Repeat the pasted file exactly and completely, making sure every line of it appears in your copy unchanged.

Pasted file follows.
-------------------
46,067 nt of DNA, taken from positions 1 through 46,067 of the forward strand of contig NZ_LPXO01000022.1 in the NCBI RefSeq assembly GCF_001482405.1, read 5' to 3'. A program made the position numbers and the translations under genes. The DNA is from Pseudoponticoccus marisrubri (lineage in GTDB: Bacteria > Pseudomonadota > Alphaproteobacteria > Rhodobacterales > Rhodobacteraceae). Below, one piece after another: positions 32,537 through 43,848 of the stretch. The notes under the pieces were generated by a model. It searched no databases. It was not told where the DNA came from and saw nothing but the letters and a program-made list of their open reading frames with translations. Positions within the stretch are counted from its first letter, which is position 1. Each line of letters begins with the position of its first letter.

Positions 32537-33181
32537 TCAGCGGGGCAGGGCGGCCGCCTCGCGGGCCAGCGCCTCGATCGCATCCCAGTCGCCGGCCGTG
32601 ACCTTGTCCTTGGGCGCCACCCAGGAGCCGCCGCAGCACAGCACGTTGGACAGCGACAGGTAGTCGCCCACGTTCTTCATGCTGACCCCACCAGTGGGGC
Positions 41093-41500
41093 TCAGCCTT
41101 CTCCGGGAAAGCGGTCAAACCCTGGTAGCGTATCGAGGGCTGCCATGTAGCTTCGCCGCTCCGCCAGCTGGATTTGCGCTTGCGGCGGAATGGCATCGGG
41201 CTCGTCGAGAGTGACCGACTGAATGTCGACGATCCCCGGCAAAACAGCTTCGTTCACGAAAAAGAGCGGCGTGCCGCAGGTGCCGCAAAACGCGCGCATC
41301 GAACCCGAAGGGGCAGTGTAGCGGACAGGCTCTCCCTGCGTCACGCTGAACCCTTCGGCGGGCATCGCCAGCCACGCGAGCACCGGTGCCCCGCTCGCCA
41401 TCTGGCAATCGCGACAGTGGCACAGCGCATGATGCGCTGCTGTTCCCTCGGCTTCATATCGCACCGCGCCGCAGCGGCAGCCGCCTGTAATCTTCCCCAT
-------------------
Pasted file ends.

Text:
46,067 nt of DNA, taken from positions 1 through 46,067 of the forward strand of contig NZ_LPXO01000022.1 in the NCBI RefSeq assembly GCF_001482405.1, read 5' to 3'. A program made the position numbers and the translations under genes. The DNA is from Pseudoponticoccus marisrubri (lineage in GTDB: Bacteria > Pseudomonadota > Alphaproteobacteria > Rhodobacterales > Rhodobacteraceae). Below, one piece after another: positions 32,537 through 43,848 of the stretch. The notes under the pieces were generated by a model. It searched no databases. It was not told where the DNA came from and saw nothing but the letters and a program-made list of their open reading frames with translations. Positions within the stretch are counted from its first letter, which is position 1. Each line of letters begins with the position of its first letter.

Positions 32537-33181
32537 TCAGCGGGGCAGGGCGGCCGCCTCGCGGGCCAGCGCCTCGATCGCATCCCAGTCGCCGGCCGTG
32601 ACCTTGTCCTTGGGCGCCACCCAGGAGCCGCCGCAGCACAGCACGTTGGACAGCGACAGGTAGTCGCCCACGTTCTTCATGCTGACCCCACCAGTGGGGC
Positions 41093-41500
41093 TCAGCCTT
41101 CTCCGGGAAAGCGGTCAAACCCTGGTAGCGTATCGAGGGCTGCCATGTAGCTTCGCCGCTCCGCCAGCTGGATTTGCGCTTGCGGCGGAATGGCATCGGG
41201 CTCGTCGAGAGTGACCGACTGAATGTCGACGATCCCCGGCAAAACAGCTTCGTTCACGAAAAAGAGCGGCGTGCCGCAGGTGCCGCAAAACGCGCGCATC
41301 GAACCCGAAGGGGCAGTGTAGCGGACAGGCTCTCCCTGCGTCACGCTGAACCCTTCGGCGGGCATCGCCAGCCACGCGAGCACCGGTGCCCCGCTCGCCA
41401 TCTGGCAATCGCGACAGTGGCACAGCGCATGATGCGCTGCTGTTCCCTCGGCTTCATATCGCACCGCGCCGCAGCGGCAGCCGCCTGTAATCTTCCCCAT